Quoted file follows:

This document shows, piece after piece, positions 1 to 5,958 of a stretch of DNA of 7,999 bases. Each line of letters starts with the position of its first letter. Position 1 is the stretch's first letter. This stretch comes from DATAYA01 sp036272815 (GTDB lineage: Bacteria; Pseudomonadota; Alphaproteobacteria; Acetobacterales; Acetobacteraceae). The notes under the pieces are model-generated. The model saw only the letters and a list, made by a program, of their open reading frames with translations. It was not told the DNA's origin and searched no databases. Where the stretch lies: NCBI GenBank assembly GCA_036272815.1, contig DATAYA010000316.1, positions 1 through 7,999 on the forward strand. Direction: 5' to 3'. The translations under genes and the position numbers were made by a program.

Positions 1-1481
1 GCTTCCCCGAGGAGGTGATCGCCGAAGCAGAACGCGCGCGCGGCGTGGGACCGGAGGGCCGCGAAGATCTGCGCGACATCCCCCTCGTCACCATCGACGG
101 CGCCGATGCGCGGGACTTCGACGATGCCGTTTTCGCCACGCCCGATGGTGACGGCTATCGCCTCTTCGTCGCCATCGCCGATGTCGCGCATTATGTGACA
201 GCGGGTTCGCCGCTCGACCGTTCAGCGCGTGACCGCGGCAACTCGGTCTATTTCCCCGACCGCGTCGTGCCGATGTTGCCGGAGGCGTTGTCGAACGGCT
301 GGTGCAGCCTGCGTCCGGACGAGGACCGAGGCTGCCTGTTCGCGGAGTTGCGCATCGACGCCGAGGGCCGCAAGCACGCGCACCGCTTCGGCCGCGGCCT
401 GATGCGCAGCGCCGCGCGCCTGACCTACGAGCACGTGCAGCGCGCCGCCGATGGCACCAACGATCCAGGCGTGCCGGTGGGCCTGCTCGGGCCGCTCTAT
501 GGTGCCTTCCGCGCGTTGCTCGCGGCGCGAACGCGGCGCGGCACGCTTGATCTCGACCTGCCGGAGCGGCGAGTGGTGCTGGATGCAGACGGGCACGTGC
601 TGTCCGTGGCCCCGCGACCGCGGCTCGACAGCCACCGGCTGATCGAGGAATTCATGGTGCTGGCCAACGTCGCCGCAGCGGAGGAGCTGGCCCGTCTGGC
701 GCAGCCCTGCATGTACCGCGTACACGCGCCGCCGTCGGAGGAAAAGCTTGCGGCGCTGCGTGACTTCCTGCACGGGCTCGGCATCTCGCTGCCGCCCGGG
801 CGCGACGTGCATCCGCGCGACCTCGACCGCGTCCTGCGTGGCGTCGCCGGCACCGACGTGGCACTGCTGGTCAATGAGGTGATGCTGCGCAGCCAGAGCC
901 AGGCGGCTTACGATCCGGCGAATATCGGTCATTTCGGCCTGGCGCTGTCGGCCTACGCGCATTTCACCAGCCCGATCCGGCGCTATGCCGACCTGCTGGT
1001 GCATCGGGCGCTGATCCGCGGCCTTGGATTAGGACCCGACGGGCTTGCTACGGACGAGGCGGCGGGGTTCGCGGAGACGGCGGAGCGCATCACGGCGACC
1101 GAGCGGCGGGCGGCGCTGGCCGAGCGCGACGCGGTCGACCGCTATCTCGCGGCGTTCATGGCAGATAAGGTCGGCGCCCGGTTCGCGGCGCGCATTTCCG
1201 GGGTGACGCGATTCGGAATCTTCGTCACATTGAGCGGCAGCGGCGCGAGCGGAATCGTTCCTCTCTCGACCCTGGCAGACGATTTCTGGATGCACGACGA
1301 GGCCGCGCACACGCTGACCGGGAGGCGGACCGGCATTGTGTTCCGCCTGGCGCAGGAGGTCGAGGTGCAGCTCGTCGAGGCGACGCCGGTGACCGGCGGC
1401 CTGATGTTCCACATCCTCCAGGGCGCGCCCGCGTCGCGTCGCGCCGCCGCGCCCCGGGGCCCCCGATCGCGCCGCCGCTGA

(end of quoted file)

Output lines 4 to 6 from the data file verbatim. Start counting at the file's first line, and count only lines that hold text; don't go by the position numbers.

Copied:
101 CGCCGATGCGCGGGACTTCGACGATGCCGTTTTCGCCACGCCCGATGGTGACGGCTATCGCCTCTTCGTCGCCATCGCCGATGTCGCGCATTATGTGACA
201 GCGGGTTCGCCGCTCGACCGTTCAGCGCGTGACCGCGGCAACTCGGTCTATTTCCCCGACCGCGTCGTGCCGATGTTGCCGGAGGCGTTGTCGAACGGCT
301 GGTGCAGCCTGCGTCCGGACGAGGACCGAGGCTGCCTGTTCGCGGAGTTGCGCATCGACGCCGAGGGCCGCAAGCACGCGCACCGCTTCGGCCGCGGCCT